Restoration ecology gives students an avenue to connect with the world and make real change in their local environment, said Kate Ballantine, assistant professor of environmental studies at Mount Holyoke College. She has spent four years working with students to restore a small stream and surrounding wetlands on the campus.
Ballantine and the project were recently featured in the Daily Hampshire Gazette.
As the article notes of the project, the entire wetland is a living classroom. Aspects of the project have included removing invasive species, replanting native flora, and constructing a boardwalk for the public.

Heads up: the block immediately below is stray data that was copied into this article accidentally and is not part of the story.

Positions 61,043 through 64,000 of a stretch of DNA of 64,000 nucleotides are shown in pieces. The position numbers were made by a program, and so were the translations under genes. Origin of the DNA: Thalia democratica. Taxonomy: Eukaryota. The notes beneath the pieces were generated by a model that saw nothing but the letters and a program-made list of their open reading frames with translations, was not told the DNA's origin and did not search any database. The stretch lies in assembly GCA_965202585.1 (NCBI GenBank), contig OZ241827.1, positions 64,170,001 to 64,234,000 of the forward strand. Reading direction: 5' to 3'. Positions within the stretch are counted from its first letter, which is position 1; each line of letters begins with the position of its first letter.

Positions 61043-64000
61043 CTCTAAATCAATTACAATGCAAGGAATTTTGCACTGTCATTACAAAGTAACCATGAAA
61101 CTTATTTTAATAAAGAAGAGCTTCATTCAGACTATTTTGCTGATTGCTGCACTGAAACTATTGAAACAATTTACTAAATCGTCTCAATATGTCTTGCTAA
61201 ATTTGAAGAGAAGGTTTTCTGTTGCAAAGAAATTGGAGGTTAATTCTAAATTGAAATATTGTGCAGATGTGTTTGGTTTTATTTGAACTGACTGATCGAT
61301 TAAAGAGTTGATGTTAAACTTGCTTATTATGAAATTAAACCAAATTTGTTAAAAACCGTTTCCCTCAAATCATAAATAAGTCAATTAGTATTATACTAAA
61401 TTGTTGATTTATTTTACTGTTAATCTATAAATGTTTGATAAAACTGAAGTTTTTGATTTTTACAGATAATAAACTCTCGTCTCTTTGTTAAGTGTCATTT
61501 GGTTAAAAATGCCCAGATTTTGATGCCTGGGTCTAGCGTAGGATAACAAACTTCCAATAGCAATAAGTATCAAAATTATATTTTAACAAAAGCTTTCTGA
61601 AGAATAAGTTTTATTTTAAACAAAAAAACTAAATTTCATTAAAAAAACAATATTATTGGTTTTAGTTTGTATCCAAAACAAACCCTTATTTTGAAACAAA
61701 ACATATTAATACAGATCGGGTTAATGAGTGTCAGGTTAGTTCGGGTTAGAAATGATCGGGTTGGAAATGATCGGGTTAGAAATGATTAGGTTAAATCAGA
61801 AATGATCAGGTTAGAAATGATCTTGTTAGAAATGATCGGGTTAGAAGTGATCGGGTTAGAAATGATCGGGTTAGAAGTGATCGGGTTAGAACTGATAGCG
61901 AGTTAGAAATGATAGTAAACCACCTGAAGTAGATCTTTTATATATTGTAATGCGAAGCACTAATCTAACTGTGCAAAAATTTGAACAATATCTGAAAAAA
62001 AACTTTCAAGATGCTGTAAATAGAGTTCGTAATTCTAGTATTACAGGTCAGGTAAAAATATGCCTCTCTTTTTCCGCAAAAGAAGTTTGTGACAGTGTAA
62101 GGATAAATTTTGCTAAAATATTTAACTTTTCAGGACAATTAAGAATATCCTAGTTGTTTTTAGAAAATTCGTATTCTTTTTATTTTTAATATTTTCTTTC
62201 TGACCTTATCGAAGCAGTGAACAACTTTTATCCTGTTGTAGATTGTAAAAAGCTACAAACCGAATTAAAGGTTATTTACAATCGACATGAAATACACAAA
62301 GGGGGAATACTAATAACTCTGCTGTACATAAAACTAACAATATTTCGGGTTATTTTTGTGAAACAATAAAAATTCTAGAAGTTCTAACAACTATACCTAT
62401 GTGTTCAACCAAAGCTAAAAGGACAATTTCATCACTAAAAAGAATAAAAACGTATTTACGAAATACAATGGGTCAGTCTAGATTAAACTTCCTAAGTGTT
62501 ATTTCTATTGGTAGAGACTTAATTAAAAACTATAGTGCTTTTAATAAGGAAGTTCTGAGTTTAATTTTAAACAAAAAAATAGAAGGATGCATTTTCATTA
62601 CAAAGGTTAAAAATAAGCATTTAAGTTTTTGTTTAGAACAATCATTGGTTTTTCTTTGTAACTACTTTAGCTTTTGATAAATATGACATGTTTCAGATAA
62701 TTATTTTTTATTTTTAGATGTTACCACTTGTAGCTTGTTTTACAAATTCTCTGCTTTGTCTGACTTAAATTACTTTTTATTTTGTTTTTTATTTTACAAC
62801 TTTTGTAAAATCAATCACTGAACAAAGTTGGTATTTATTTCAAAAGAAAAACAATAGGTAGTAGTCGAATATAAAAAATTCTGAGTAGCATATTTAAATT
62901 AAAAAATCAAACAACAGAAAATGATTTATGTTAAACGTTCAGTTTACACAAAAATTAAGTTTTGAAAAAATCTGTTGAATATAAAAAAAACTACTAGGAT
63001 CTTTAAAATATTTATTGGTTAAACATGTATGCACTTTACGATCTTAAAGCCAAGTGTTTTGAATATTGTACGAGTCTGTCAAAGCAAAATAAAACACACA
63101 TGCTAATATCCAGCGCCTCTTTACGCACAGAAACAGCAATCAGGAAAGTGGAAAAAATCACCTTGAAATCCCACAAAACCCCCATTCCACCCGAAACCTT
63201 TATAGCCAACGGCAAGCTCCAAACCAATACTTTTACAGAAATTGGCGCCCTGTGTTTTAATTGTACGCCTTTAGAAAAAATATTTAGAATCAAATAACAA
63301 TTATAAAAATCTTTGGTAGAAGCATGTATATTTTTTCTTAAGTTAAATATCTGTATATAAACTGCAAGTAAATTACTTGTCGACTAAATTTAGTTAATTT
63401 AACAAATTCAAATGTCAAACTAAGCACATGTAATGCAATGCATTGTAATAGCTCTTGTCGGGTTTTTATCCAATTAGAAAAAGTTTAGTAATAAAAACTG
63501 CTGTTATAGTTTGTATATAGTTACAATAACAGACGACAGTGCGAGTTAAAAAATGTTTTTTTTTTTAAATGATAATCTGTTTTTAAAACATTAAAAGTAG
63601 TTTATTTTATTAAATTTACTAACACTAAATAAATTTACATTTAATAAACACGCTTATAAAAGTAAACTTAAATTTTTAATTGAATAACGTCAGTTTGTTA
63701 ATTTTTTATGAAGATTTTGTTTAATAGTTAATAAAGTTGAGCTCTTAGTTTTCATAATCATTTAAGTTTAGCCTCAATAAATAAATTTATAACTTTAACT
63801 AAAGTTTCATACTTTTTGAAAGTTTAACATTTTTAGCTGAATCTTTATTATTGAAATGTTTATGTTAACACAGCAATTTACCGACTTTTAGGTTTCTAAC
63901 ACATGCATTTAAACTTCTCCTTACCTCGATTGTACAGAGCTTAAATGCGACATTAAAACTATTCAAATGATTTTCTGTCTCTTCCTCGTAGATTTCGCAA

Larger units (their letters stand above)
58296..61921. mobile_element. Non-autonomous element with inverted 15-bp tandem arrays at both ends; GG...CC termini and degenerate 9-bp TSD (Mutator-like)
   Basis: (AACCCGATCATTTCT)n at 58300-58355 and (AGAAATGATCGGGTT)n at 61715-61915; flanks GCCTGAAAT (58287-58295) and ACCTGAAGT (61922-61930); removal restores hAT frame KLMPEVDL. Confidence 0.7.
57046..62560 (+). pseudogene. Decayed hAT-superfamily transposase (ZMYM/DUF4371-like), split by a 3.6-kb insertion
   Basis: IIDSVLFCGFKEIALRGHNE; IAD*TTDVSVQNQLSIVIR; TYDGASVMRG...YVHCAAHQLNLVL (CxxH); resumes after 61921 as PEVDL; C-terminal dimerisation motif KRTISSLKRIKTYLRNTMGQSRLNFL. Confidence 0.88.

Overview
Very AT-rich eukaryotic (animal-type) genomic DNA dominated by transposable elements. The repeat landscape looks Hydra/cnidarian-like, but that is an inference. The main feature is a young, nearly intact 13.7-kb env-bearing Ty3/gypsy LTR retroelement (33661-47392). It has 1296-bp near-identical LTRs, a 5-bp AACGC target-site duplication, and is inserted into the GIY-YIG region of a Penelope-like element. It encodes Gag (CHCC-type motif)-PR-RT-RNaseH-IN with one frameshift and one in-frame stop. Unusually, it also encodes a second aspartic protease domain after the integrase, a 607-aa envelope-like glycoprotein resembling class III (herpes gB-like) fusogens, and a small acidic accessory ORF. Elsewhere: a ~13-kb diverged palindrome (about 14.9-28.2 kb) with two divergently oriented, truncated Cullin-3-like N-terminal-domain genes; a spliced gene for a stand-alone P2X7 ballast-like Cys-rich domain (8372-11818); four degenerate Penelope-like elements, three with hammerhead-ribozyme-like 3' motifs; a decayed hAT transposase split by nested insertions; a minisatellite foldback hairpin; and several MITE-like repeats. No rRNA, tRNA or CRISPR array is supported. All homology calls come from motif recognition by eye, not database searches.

“Yes, humans can wreak havoc on the planet but we can also care for the things that we love,” said Ballantine, who is the founding director of Mount Holyoke’s Restoration Ecology Program. “Restoration ecology shifts that narrative.”